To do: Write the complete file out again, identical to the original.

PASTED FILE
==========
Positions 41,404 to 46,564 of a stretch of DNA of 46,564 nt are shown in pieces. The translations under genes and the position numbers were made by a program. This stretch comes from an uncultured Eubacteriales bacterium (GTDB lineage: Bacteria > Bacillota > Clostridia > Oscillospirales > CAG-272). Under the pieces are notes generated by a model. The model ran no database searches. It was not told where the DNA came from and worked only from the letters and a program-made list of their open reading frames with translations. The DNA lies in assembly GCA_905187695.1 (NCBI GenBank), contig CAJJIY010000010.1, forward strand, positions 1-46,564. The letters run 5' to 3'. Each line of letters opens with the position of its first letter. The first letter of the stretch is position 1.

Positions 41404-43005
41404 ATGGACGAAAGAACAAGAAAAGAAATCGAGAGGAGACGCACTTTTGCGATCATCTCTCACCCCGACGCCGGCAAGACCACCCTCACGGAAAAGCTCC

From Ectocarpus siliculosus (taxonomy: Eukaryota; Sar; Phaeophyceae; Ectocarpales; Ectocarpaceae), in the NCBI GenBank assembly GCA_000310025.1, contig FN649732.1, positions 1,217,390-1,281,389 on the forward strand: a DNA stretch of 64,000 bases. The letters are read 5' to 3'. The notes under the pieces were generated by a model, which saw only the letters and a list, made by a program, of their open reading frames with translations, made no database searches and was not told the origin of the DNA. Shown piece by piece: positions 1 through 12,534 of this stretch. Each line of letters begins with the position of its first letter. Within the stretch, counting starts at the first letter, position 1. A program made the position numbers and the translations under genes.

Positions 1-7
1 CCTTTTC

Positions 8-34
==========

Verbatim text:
Positions 41,404 to 46,564 of a stretch of DNA of 46,564 nt are shown in pieces. The translations under genes and the position numbers were made by a program. This stretch comes from an uncultured Eubacteriales bacterium (GTDB lineage: Bacteria > Bacillota > Clostridia > Oscillospirales > CAG-272). Under the pieces are notes generated by a model. The model ran no database searches. It was not told where the DNA came from and worked only from the letters and a program-made list of their open reading frames with translations. The DNA lies in assembly GCA_905187695.1 (NCBI GenBank), contig CAJJIY010000010.1, forward strand, positions 1-46,564. The letters run 5' to 3'. Each line of letters opens with the position of its first letter. The first letter of the stretch is position 1.

Positions 41404-43005
41404 ATGGACGAAAGAACAAGAAAAGAAATCGAGAGGAGACGCACTTTTGCGATCATCTCTCACCCCGACGCCGGCAAGACCACCCTCACGGAAAAGCTCC

From Ectocarpus siliculosus (taxonomy: Eukaryota; Sar; Phaeophyceae; Ectocarpales; Ectocarpaceae), in the NCBI GenBank assembly GCA_000310025.1, contig FN649732.1, positions 1,217,390-1,281,389 on the forward strand: a DNA stretch of 64,000 bases. The letters are read 5' to 3'. The notes under the pieces were generated by a model, which saw only the letters and a list, made by a program, of their open reading frames with translations, made no database searches and was not told the origin of the DNA. Shown piece by piece: positions 1 through 12,534 of this stretch. Each line of letters begins with the position of its first letter. Within the stretch, counting starts at the first letter, position 1. A program made the position numbers and the translations under genes.

Positions 1-7
1 CCTTTTC

Positions 8-34